One of YouTube’s greatest challenges with advertisers has been the notion that it’s a repository for clips of dogs riding skateboards. But one marketer, at least, sees this as a plus.
American Apparel has been targeting ads to over 100 videos of pets, including a clip of a skateboarding canine, to promote its line of dog clothing. The Los Angeles-based brand chose the videos based on suggestions from employees.
“It would be hard to do an advertisement on the back page of LA Weekly or a fashion magazine for the dog T-shirt,” noted Ryan Holiday, a Web marketing executive at American Apparel.
YouTube hopes more advertisers will follow American Apparel’s lead.
The venue has little problem drumming up interest in its front-page and marquee placements, but it needs to entice advertisers deeper into the site to pair their brands with long-tail content. Knowing some companies are still uncomfortable with category-wide targeting — YouTube has a pets and animals channel, for example — the Google-owned property began offering specific video targeting earlier this month. The initiative lets advertisers build custom video lists from among the clips entered in YouTube’s partner program.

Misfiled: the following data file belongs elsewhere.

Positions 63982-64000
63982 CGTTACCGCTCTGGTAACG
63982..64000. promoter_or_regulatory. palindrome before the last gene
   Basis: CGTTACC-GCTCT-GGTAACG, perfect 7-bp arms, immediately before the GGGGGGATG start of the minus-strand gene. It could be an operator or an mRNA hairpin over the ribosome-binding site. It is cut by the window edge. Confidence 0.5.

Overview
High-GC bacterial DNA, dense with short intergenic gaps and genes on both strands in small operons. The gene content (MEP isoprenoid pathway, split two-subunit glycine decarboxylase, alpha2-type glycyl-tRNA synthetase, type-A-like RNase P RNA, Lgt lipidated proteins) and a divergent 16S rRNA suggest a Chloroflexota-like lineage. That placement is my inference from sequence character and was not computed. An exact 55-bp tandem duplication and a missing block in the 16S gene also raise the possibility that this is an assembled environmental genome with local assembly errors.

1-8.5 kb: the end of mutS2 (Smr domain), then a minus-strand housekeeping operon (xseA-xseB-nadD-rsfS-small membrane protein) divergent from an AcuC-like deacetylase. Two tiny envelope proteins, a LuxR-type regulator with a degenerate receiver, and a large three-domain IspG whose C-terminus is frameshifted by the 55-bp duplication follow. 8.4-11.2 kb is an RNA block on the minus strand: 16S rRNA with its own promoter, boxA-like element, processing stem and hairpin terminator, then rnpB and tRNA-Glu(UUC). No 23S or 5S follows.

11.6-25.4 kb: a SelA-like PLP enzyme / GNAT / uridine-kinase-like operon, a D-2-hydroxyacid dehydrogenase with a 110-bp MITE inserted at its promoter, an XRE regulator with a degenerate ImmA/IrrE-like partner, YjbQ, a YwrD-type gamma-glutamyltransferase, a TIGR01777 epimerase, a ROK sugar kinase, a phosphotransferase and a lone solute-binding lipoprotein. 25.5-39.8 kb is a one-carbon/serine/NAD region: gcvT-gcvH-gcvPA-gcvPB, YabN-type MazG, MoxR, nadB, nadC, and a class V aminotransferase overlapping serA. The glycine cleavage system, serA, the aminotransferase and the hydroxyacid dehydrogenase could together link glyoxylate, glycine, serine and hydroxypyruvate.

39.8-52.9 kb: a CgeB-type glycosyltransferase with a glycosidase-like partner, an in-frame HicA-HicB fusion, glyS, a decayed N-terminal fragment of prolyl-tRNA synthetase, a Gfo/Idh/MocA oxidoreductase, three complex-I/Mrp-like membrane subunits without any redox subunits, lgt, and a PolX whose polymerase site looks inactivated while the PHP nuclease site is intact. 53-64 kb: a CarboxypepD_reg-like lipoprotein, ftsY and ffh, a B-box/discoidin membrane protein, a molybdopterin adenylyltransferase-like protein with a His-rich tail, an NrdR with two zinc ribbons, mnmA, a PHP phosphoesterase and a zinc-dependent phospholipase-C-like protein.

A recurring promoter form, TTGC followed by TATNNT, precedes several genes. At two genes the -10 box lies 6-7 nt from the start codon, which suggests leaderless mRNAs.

“There is a perfect ad for every video,” said Shishir Mehrotra, director of product management, video monetization at Google.
He believes the dogs-on-skateboards examples proves the point, since those types of videos have served as what he calls a “punching bag” for YouTube critics who contend the site will fail to attract advertisers to the vast majority of its content.
American Apparel has gone beyond pets to match up niche products with YouTube categories. It promoted dancewear on ballet clips and other dance-related videos. It matched children’s clothing ads with popular kid-related clips like “Charlie Bit My Finger.”
The retailer has also matched swimwear and cheerleading apparel with videos in those interest groups.
Holiday said the ads have performed well on both a click-through and view-through basis.
“As we’ve gotten better giving advertisers the tools, they’ve gotten better at recognizing opportunity,” said Mehrotra.